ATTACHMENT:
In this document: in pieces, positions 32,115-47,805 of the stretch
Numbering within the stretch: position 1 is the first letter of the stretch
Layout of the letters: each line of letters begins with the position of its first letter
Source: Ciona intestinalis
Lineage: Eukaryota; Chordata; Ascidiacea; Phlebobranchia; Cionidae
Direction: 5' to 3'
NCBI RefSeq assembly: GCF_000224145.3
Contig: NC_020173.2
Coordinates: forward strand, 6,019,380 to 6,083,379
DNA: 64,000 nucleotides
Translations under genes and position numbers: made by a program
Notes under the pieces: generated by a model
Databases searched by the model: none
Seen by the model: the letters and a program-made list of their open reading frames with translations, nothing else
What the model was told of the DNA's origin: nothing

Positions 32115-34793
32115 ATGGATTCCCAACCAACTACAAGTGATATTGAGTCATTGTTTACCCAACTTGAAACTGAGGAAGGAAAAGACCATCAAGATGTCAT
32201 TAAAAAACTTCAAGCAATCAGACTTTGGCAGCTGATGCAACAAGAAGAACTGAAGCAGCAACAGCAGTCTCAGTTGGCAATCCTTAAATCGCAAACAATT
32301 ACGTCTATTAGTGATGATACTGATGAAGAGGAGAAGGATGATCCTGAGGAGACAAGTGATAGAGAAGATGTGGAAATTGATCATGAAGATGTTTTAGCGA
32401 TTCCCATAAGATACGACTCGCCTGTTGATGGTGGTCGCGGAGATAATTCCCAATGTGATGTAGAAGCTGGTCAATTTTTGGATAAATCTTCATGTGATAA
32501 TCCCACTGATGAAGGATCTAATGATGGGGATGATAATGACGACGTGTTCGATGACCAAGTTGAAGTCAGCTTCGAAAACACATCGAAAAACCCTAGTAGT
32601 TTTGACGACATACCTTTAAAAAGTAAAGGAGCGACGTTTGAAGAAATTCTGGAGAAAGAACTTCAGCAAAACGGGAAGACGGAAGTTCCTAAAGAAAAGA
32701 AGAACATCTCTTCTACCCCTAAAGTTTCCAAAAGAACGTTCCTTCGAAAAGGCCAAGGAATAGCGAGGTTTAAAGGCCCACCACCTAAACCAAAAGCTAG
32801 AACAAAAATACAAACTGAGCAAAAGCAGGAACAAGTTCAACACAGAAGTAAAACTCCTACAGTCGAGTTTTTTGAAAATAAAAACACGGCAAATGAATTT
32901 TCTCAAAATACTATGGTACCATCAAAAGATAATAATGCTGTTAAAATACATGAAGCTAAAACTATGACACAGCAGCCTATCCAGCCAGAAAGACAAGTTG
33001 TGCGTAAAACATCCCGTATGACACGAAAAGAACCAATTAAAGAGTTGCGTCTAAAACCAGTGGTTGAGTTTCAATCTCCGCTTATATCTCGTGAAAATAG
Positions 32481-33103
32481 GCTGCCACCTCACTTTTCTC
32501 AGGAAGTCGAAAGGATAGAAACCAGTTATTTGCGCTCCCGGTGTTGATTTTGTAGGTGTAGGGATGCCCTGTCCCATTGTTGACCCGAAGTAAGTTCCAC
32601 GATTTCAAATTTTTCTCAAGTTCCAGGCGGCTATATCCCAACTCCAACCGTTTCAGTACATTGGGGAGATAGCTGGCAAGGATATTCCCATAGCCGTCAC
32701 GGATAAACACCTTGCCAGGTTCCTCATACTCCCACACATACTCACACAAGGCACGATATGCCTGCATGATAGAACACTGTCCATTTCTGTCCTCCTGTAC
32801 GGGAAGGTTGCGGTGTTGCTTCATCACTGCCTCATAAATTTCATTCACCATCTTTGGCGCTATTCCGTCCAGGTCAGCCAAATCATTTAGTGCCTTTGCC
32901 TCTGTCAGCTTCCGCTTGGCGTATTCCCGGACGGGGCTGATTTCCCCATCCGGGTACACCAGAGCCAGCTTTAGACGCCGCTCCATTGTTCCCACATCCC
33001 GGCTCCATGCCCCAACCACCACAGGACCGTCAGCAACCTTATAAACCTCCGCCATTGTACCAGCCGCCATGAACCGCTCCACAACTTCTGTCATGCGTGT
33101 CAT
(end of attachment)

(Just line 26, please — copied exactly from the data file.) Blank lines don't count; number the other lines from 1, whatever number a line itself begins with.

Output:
33001 TGCGTAAAACATCCCGTATGACACGAAAAGAACCAATTAAAGAGTTGCGTCTAAAACCAGTGGTTGAGTTTCAATCTCCGCTTATATCTCGTGAAAATAG